Economic Relationship between Aquaculture and Wild Capture Fisheries

Former JIMAR economics specialist Kelly Davidson and University of Kentucky graduate student Devie Poerwanto conduct an in-person 
        survey at a Hawaii Times supermarket.
Former JIMAR economics specialist Kelly Davidson and University of Kentucky graduate student Devie Poerwanto conduct an in-person survey at a Hawaii Times supermarket.

The expansion of marine aquaculture, particularly in the U.S., is the subject of much debate. Marine aquaculture has a close relationship with ocean wild-capture fisheries, and a wide range of interactions occur between aquaculture and capture fisheries. It is important to understand the economic impacts and economically driven factors involved in marine aquaculture in order to ensure its sustainable development.

PIFSC economist Minling Pan, former JIMAR economic specialist Kelly Davidson, and JIMAR economist Kolter Kalberg, with partners at the University of Kentucky, conducted a series of research projects to examine consumer preferences toward farm-raised vs. wild-caught fish and to evaluate the importance of preference-related attributes across species. Projects included:

  • A study of consumers' willingness to pay (WTP) for wild-caught marine fish vs. farm-raised fish was conducted in Hawaii. The study showed that respondents from Hawaii preferred wild-caught fish (salmon and tuna) to the farm-raised counterpart. Consumers in Hawaii are willing to pay $10.94/lb more for wild-caught tuna. Similarly, consumers in Hawaii are willing to pay $5.02 per pound more for wild-caught salmon than farm-raised salmon.
  • A study to investigate geographic and demographic effects on consumer preferences regarding wild-caught vs. farm-raised fish. The study compared the responses from identical survey questionnaires fielded in two U.S. states (Hawaii vs. Kentucky) featuring distinct cultural and geographical differences. The results from the study showed significant differences between the two states in consumers' preferences for wild-capture fish vs. marine aquaculture products.
  • A follow-up study to further investigate geographic and demographic effects on consumers' willingness to pay for aquaculture seafood products vs. wild caught products. Specifically, that effort involved fielding the survey in two additional states (one coastal state (Florida) and one inland state (Colorado)) to confirm the findings of the previous study and to further investigate geographic and demographic effects on consumer preferences.

These studies culminated in a special issue of Aquaculture Economics & Management devoted to the economic relationship of aquaculture and wild-capture fisheries, guest edited by Minling Pan and University of Hawaii economist PingSun Leong.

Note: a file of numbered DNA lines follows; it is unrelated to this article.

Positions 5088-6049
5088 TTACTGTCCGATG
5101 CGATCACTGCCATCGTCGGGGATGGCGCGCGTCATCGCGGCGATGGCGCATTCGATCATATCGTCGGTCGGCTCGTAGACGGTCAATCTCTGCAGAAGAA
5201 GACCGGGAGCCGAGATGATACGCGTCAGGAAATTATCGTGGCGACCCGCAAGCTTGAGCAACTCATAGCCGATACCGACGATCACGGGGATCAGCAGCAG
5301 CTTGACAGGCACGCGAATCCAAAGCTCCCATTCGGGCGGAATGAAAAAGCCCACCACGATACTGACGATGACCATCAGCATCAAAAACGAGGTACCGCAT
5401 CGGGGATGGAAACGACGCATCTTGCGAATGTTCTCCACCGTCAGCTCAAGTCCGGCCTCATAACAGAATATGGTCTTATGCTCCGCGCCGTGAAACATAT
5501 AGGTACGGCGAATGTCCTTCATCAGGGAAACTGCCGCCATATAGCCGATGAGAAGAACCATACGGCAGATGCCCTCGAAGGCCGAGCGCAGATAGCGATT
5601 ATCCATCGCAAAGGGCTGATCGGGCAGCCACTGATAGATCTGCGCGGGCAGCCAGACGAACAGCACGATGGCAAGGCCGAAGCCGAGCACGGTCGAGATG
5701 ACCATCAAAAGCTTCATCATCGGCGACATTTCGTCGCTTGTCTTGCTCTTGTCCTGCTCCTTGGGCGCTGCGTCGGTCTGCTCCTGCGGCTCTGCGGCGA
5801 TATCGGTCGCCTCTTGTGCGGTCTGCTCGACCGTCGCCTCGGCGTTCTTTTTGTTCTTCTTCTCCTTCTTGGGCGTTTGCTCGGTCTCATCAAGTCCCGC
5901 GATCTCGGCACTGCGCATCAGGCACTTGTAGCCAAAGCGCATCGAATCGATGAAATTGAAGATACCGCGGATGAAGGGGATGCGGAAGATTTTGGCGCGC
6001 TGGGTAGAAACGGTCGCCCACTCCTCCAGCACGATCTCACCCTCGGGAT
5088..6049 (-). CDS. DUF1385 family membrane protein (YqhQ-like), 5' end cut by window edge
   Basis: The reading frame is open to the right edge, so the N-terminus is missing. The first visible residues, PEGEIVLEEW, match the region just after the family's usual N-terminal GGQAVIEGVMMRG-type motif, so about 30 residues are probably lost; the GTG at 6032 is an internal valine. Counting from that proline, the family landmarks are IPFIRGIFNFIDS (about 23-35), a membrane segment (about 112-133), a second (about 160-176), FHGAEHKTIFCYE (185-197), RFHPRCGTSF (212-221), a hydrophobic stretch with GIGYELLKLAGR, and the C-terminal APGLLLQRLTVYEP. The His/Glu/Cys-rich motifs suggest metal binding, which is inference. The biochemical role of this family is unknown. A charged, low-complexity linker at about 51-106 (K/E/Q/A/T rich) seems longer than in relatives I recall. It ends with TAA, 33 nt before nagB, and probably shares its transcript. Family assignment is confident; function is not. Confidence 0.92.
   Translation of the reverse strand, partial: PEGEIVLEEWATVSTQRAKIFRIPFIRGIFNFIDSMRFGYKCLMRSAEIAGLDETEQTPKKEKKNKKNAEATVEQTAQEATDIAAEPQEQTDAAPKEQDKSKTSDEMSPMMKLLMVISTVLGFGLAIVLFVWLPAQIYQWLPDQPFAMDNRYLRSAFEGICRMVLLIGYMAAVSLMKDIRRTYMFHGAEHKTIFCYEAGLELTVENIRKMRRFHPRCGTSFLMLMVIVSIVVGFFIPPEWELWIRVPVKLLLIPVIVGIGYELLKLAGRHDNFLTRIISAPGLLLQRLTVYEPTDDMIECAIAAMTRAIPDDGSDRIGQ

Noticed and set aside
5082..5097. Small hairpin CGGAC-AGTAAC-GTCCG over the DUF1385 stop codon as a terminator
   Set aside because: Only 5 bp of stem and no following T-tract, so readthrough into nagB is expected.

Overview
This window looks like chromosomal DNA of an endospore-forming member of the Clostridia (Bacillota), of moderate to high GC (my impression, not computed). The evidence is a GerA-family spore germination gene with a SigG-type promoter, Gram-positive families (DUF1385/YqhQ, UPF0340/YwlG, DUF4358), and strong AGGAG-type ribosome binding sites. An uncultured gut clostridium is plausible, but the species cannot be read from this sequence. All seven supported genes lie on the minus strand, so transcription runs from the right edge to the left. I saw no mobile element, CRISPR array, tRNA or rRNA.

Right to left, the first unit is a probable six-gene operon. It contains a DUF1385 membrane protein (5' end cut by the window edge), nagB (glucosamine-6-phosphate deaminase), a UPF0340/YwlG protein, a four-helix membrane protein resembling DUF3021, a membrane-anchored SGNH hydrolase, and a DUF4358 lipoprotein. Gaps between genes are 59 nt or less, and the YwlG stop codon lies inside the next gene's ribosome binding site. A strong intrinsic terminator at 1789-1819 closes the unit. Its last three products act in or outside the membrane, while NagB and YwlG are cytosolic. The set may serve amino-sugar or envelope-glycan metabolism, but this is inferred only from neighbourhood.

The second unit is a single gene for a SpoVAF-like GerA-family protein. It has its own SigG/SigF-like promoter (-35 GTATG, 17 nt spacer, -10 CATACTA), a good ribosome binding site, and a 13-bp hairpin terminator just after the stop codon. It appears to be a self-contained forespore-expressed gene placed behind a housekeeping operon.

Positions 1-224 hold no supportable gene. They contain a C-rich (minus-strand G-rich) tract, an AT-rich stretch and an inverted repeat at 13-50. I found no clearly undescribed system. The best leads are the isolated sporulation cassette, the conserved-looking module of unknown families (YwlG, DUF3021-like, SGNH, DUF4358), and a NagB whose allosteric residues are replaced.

In addition, PIFSC researcher Pan convened the first-ever session on economics at the North Pacific Marine Science Organization (PICES) conference, held October 2011. This session attracted broad participation from economists and experts from all the PICES member countries: China, Canada, Japan, Korea, Russia, and USA.

Publications

Davidson K, Pan M, Hu W, Poerwanto D 2012. Consumers' Willingness to Pay for Aquaculture Fish Products vs. Wild Caught Seafood - A Case Study in Hawaii. Aquaculture Economics and Management 16(2): 136-154. DOI: 10.1080/13657305.2012.678554

Presentations

Kalberg K
2013. Evaluation of the Geographic Impact on Consumer Preferences for Aquaculture and Wild Captured Seafood; an Interaction Analysis Approach to the Conjoint Choice Model. World Aquaculture Society Aquaculture 2013, Economics and Marketing (WAS 2013), Nashville, Tennessee. February 24.
Pan M
2012. Economic Relations between Wild-Capture Fisheries and Marine Aquaculture: Consumer Preferences for Wild-Caught and Farmed Fish. Skretting Australasian Aquaculture Conference, Melbourne, Australia. May 1-4.
Davidson K, Pan M, Poerwanto D, Hu W
2011. A Survey of Demand Preferences for Aquaculture across Geographically Distinct Markets. National Aquaculture Extension Conference 2011, Memphis, Tennessee. June 5-7.
Pan M, Davidson K, Poerwanto D, Hu W
2011. Consumer Preference between Wild Capture and Marine Aquaculture Fish in Relation to Income and Geographical Differences. 9th Asian Fisheries and Aquaculture Forum (9AFAF), Shanghai Ocean University, Shanghai, China. April 21-25.
Davidson K, Pan M, Poerwanto D, Hu W
2011. Measuring the Impact of Socioeconomic Factors on Consumer Preferences for Seafood - A Case Study in Hawaii. 4th International Symposium on Stock Enhancement and Sea Ranching (4th ISSEER), Shanghai Ocean University, Shanghai, China. April, 21-25.
Davidson K, Pan M
2010. Consumers' Willingness to Pay for Aquaculture Fish Products vs. Wild-Caught Seafood - A Case Study in Hawaii. The North Pacific Marine Science Organization (PICES) 2010 Annual Meeting, Portland, OR. October 22–31.